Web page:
Stadia year in review 2021: Lives to see 2022, but limps into the future
Google Stadia's 2021 could be best described as having an explosive start followed by a low simmer for the rest of the year. I don't mean explosive as if the platform was firing on all cylinders and capitalizing on its own momentum. I mean it blew off a few limbs with fireworks and handicapped itself with much lower expectations.
Stadia in 2020 was not perfect since it still lacked basic features and a small library, but the end of the year saw the releases of high profile games like Sekiro: Shadows Die Twice and Assassin's Creed Valhalla, showing the support was there. Cyberpunk 2077 capped off the year with Stadia unexpectedly becoming the best place to play it at launch, making the case that streaming could offer benefits that aging hardware could not.
However, Google had other plans for Stadia for 2021.
Google got out of video game development
Google kicked off 2021 by announcing in February that it was shutting down its first-party game development studio, Stadia Games and Entertainment. Around 150 developers would be out of jobs and potentially shifted to other roles within Google, while studio head Jade Raymond would leave the company and found independent studio Haven a month later.
This prompted many to believe that Stadia was dead, which is a reasonable take to have when a company announces it would be scaling back investment of its own recently launched product. This is especially the case for Google, which has a history of starting projects and then abandoning them. (My personal tragedies include the Reader RSS feed and Inbox by Gmail.)
Google Stadia vice president and general manager Phil Harrison cited the high cost of investment and development time as reasons for the shutdown in the initial announcement, even though he praised the studio's progress a week prior. The focus would instead shift to helping third-party developers and publishers take further advantage of "Stadia's advanced technical infrastructure and platform tools," which was a key distinction to make instead saying Stadia itself. Google would allow other companies to use Stadia technology without buying into the entire Stadia ecosystem, which is what AT&T did by offering a playable browser version of Batman: Arkham Knight at no additional cost for its mobile customers.
The renewed focus is not surprising considering the company reportedly spent "tens of million of dollars" to get AAA releases like Red Dead Redemption 2 on the platform, and the initial results "missed its targets for sales of controllers and monthly active users by hundreds of thousands."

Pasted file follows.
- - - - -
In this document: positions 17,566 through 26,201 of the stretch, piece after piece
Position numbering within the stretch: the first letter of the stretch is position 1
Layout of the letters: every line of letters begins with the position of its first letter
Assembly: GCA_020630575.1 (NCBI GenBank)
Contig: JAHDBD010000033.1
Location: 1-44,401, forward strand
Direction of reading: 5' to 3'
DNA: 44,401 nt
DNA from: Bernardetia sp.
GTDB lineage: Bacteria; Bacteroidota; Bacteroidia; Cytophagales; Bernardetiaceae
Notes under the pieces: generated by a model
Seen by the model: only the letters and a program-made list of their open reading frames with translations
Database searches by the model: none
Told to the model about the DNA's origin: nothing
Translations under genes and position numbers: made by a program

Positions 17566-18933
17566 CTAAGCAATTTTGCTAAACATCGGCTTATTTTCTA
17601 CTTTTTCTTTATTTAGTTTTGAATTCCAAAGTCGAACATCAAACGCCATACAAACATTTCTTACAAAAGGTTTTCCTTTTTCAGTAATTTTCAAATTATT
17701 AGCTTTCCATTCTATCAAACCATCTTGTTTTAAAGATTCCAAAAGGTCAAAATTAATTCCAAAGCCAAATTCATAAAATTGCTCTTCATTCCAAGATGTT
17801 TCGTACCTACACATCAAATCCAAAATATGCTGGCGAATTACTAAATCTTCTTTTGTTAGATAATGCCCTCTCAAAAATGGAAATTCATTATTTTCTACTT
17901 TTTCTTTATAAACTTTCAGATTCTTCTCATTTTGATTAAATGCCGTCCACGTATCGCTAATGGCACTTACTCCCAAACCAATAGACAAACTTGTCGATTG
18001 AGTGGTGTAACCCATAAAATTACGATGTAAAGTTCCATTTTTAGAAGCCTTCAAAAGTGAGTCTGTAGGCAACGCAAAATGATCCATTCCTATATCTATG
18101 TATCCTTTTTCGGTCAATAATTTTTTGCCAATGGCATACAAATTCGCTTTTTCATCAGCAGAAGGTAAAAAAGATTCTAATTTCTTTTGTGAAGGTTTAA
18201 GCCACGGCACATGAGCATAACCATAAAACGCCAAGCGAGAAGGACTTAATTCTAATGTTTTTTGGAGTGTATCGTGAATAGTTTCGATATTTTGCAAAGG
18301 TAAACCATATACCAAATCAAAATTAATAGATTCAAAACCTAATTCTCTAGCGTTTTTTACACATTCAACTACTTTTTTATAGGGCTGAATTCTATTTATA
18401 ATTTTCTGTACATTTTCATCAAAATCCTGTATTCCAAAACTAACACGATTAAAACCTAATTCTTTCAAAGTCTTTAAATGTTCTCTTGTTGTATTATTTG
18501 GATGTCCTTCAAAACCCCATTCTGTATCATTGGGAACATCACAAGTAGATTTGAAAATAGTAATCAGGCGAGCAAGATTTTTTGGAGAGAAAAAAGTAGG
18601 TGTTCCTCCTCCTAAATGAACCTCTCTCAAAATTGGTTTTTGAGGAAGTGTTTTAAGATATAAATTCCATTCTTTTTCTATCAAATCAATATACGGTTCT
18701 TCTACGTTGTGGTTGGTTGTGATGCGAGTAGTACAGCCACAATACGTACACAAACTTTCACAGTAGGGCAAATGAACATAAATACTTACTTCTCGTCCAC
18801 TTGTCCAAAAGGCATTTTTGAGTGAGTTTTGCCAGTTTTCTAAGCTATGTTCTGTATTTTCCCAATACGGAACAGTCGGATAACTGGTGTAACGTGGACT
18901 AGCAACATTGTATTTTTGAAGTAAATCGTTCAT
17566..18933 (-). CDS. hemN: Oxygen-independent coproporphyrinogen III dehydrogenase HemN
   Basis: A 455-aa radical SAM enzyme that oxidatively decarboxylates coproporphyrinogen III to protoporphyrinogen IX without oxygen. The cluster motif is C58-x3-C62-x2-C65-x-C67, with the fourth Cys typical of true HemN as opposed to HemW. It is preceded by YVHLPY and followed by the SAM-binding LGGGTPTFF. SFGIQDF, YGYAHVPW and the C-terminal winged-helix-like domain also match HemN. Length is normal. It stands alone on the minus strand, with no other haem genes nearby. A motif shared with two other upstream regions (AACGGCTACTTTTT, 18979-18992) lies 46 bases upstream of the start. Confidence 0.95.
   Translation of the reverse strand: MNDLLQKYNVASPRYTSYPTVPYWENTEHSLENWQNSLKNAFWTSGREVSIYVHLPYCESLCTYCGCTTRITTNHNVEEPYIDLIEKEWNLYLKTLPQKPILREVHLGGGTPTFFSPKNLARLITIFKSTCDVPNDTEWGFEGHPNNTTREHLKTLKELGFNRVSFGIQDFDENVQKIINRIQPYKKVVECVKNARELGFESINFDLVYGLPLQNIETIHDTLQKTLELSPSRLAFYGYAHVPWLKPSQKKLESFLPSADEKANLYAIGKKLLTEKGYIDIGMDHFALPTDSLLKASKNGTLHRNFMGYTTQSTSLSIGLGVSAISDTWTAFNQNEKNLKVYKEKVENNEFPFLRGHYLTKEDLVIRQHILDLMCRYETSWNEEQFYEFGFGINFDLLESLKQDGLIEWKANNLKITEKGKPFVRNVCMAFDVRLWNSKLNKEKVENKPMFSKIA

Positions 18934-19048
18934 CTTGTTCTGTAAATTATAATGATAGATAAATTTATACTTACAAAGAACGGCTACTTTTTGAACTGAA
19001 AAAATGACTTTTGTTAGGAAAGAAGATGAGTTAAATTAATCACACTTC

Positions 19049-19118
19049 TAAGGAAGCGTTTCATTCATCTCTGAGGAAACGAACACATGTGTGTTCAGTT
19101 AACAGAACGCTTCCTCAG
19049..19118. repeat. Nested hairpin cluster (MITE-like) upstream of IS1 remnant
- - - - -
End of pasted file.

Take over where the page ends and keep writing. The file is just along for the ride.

The shifted focus and closure of the studio would also see other key figures depart Stadia over 2021, including VP and head of product John Justice, director for games Jack Buser, general manager Sebastien Puel, and creative services and publishing head Corey May. The latter two, alongside other Stadia staff, went on to join Raymond's Haven studio.
Despite the closure and departures, Google did not abandon Stadia for the rest of 2021. Updates for promised features took time, but many did launch this year. For example, Google added a search option 17 months after launch. Other catch-up features include public party support, joining games without an invite, using a smartphone as a controller, and limited-time game trials. Google also expanded the list of hardware that could play Stadia games from Android TV devices to LG Smart TVs, so players' didn't have to play on the five-year-old Chromecast Ultra anymore.
The company did throw a bone for potential future Stadia development with an increased revenue split for studios towards the end of the year until 2023. Google now only takes a 15% cut of revenue until $3 million is earned, then goes back to the current split, which is not known. But is it enough to attract more games to Stadia when the depth of 2021 was thin?
The Stadia games of 2021
One week after the Stadia Games and Entertainment closure, Google announced more than 100 games would be coming to the service in 2021. (I would think you should announce that alongside the closure to somewhat alleviate concerns, but I digress.) Stadia did hit its target of adding at least 100 games to the service this year, but were they enough to carry the service?
Some big Stadia releases included Hitman 3, Outriders, Resident Evil Village, Madden NFL 22, Just Dance 22, and many others. These games also launched on Stadia on day one alongside the PC and console versions. It was not a huge list of actually new releases when other platforms have these games and a lot more, but some are or are close to being the best games on Stadia. Stadia also saw some big ports of slightly older games, like Control and a lot of representation from Ubisoft with Rainbow Six Siege, Rayman Legends, and a few decade-old Assassin's Creed titles. Electronic Arts also ported FIFA 21 and Madden NFL 21, which seemed redundant considering the new versions launched six months after.